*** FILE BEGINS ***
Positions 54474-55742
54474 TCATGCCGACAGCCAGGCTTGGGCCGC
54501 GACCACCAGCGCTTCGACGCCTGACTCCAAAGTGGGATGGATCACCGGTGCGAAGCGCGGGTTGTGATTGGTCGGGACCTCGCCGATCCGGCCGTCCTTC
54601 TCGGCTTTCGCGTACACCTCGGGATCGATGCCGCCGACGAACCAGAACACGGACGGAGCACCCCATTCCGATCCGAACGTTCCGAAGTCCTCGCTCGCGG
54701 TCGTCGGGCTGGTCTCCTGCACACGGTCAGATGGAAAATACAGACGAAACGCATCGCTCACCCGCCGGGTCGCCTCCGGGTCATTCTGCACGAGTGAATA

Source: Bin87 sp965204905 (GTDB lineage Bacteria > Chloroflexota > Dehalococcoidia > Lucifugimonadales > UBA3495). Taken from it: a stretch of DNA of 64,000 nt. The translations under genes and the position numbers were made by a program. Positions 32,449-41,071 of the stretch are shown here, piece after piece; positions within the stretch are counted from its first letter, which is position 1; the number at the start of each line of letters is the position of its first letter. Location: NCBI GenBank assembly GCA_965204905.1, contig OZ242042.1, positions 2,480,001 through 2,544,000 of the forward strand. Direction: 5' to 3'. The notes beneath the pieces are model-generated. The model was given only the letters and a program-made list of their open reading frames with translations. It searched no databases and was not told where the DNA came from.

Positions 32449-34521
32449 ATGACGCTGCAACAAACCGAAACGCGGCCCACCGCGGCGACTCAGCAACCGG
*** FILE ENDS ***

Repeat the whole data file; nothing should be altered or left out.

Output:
Positions 54474-55742
54474 TCATGCCGACAGCCAGGCTTGGGCCGC
54501 GACCACCAGCGCTTCGACGCCTGACTCCAAAGTGGGATGGATCACCGGTGCGAAGCGCGGGTTGTGATTGGTCGGGACCTCGCCGATCCGGCCGTCCTTC
54601 TCGGCTTTCGCGTACACCTCGGGATCGATGCCGCCGACGAACCAGAACACGGACGGAGCACCCCATTCCGATCCGAACGTTCCGAAGTCCTCGCTCGCGG
54701 TCGTCGGGCTGGTCTCCTGCACACGGTCAGATGGAAAATACAGACGAAACGCATCGCTCACCCGCCGGGTCGCCTCCGGGTCATTCTGCACGAGTGAATA

Source: Bin87 sp965204905 (GTDB lineage Bacteria > Chloroflexota > Dehalococcoidia > Lucifugimonadales > UBA3495). Taken from it: a stretch of DNA of 64,000 nt. The translations under genes and the position numbers were made by a program. Positions 32,449-41,071 of the stretch are shown here, piece after piece; positions within the stretch are counted from its first letter, which is position 1; the number at the start of each line of letters is the position of its first letter. Location: NCBI GenBank assembly GCA_965204905.1, contig OZ242042.1, positions 2,480,001 through 2,544,000 of the forward strand. Direction: 5' to 3'. The notes beneath the pieces are model-generated. The model was given only the letters and a program-made list of their open reading frames with translations. It searched no databases and was not told where the DNA came from.

Positions 32449-34521
32449 ATGACGCTGCAACAAACCGAAACGCGGCCCACCGCGGCGACTCAGCAACCGG